The Talented Chris Maclean

Books really saved my life. Chris Maclean on why moving from the health dangers of stained glass production to writing was highly beneficial

From stained glass to tramping and writing

By Roger Childs

It was a pleasure to hear Chris taking about his latest book A Way with Words. Appropriately it was held in the meeting room at Paraparaumu Library, organised by the Friends of the Kapiti Libraries.

The book details Chris’s journey through life and especially the challenges and rewards of writing on topics he loves.

Some of the books, notably the two Waikanae volumes, were completed with the considerably assistance on his mother who was descendant of the Whitcombes of Whitcombe and Tombs fame.

First book on stained glass

Chris came out of university with a history degree but took up stained glass windows, both creation and repair, as a craft.

Many of the best examples of his work can be found in Wellington and Christchurch, and he came to specialise in abstract designs, some of which presented geographic features with appropriate colours.

This craft plus his friendship with historian Jock Phillips led to his first book: Stained Glass Windows in New Zealand Houses. They travelled around the country and sussed out homes with the decorative glass, often at night, and next day did the door knocking!

A string of publications

Waikanae was done in collaboration with mother Joan. They published it themselves in 1988. The history was naturally a key feature, and they tapped into the knowledge of older locals such as Daisy who grew up in Reikorangi.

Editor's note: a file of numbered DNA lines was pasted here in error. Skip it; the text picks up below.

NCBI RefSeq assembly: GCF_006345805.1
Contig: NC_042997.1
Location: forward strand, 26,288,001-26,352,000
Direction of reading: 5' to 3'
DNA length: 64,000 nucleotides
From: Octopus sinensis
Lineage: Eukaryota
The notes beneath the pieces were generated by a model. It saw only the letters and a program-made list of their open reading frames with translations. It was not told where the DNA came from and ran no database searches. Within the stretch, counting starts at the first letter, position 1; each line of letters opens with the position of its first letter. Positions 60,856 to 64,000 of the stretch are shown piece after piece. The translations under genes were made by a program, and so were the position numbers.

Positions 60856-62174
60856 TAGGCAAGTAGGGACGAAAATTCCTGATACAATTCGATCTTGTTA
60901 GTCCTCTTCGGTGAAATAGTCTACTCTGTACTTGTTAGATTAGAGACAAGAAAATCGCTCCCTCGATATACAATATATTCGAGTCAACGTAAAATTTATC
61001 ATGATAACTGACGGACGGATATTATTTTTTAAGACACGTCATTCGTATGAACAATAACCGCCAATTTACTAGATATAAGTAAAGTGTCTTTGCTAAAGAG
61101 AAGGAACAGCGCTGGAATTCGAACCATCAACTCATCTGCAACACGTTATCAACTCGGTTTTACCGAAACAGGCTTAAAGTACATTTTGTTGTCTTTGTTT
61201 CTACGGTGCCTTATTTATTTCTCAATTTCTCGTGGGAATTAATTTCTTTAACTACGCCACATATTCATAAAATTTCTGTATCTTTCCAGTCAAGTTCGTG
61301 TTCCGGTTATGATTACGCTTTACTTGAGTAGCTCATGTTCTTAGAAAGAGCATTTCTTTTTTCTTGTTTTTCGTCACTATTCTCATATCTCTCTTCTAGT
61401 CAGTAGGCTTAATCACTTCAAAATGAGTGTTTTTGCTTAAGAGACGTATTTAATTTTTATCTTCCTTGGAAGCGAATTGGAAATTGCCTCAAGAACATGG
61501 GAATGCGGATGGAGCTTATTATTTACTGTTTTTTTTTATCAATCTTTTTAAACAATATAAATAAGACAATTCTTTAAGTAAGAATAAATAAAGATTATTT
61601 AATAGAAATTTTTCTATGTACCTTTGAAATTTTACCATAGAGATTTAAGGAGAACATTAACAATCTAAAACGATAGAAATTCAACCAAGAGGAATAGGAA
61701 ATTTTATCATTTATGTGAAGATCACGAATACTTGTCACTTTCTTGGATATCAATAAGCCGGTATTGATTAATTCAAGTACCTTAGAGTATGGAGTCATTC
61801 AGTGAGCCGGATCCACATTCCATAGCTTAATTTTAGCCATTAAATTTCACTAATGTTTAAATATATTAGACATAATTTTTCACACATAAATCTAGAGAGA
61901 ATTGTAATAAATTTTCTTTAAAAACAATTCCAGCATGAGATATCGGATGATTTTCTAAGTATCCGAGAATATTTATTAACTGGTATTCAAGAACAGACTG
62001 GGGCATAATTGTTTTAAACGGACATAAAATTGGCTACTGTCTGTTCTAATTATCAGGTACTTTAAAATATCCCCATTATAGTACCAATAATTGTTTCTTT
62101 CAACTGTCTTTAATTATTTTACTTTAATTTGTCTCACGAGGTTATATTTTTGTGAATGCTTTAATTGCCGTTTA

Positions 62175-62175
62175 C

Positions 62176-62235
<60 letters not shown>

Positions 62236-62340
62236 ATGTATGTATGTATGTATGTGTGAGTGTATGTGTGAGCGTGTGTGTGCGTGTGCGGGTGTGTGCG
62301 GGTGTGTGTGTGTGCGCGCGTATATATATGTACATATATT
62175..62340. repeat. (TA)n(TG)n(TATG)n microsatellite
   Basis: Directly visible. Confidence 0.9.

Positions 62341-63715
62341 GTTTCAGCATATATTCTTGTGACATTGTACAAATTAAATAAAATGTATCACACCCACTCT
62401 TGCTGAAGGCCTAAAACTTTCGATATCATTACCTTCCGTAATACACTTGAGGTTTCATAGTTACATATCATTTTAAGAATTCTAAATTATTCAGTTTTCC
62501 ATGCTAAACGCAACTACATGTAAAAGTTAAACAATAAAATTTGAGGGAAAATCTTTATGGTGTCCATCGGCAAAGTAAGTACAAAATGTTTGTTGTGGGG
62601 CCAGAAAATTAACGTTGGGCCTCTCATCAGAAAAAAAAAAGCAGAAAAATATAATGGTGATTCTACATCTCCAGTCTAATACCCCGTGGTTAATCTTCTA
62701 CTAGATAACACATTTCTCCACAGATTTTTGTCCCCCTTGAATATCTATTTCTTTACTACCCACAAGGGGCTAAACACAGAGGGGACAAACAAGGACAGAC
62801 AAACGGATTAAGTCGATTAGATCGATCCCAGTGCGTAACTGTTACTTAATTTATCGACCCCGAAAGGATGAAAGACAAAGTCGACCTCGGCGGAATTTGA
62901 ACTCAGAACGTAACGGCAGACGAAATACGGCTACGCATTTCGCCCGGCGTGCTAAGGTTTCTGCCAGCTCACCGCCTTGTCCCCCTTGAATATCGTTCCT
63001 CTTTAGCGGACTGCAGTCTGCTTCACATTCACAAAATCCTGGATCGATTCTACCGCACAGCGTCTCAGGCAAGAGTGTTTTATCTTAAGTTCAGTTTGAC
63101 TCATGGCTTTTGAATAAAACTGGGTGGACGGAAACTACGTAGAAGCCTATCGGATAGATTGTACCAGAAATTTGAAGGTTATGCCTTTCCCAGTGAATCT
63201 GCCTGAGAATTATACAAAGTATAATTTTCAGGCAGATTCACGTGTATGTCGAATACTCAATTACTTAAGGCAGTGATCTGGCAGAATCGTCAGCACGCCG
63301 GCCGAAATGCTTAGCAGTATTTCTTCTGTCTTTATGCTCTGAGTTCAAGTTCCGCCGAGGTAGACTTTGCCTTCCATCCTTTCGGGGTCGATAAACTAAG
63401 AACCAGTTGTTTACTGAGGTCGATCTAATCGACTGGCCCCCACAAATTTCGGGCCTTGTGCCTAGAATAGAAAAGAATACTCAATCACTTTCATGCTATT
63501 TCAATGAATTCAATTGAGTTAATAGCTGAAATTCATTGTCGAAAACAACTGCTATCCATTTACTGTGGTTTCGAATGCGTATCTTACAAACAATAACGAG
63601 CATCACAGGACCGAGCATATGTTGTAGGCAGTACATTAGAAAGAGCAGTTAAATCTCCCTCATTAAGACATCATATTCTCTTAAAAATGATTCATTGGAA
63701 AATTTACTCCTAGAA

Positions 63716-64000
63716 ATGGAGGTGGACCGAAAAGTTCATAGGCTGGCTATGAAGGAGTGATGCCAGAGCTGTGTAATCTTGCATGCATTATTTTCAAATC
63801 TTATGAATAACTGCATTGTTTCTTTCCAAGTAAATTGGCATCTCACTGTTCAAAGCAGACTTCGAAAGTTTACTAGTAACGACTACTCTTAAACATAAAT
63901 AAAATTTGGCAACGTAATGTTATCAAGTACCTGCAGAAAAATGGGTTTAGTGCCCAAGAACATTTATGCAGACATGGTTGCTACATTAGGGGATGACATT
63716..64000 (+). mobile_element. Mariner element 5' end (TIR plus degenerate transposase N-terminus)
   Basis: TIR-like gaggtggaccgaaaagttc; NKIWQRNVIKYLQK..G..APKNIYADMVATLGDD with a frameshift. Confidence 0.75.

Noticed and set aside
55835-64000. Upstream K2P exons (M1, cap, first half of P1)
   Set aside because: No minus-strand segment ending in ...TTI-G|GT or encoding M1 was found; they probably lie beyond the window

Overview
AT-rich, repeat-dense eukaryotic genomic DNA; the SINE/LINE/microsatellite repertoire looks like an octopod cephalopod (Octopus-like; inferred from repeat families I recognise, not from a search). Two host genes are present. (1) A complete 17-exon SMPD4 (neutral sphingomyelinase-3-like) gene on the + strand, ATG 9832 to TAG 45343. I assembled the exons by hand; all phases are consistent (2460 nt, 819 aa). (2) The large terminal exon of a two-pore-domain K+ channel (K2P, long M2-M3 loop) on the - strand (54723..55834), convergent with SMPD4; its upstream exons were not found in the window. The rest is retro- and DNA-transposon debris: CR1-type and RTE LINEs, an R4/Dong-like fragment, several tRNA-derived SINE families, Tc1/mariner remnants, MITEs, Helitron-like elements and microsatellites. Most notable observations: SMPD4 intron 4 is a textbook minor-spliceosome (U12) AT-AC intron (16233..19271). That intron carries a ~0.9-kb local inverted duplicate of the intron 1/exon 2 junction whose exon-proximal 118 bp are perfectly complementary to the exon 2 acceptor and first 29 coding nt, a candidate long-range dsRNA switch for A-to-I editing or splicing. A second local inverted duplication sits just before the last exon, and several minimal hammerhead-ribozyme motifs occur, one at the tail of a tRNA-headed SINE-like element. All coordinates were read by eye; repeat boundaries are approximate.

The Sorrow and the Pride saw the Phillips – Maclean combination re-emerge. There was more travelling round New Zealand tracking down war memorials. After World War I there was spree of erecting these tributes to the fallen and most of the “soldiers” were made of Italian marble. However a few were carved in this country.

 Tararua was Chris’s first solo production and he received plenty of excellent advice from tramping legends Ian Powell and Mavis Davidson. Again it was self published (1994), and there was great interst. All of the first run was sold out in under a year.

Kapiti was the outcome of two years research on the island which included kayaking round the considerable length of coastline including ventures into coves a the northern end. The initial print run of 5000 copies sold well.

John Pascoe was his first venture into biography. John had died in 1972 and his widow asked Chris to undertake the project. Fortunately the famous tramper, photographer and correspondent had kept all his letters, both copies of one’s he wrote, plus those he received. This time it was marketed in Paper Plus alongside the biography of Kapiti rugby legend Christian Cullen!

Wellington Telling Tales was commissioned by the Museum of City and Sea, and required Chris to write 100 stories in 100 days with a 200 word max.

Waikanae redux was a revamp of the earlier volume and came out in 2010. This was the time when the Internet had taken off and the book was hard to market. In the end Chris was able to persuade the owner of Woolworths in Waikanae to sell it in it the supermarket and this saved the day!

Stag Spooner: Wild Man From the Bush was about a carver and illustrator from the pre World War II era and through the war and beyond.

He was also a deer culler in the Tararuas and down the West Coast.

One of his memorable skills was crafting illustrated envelopes sometimes with the address stretched out along the bottom.

Tramping A New Zealand History saw Chris combine with Shaun Barrett in looking at this popular pastime starting with Maori and early New Zealand Settlers.

A Way with Words traces Chris’s fascinating experience writing and marketing all of the above, and is available in all good bookshops.


(The Friends of the Library’s next session features Mandy Hager launching her latest young adult book “Ash Arising”.  Paraparaumu Library, Monday 25 June at 7.00pm)



I’d love to get in touch with Chris. We were tramping buddies from the late seventies but haven’t caught up for years.
Would love to get his number or email,

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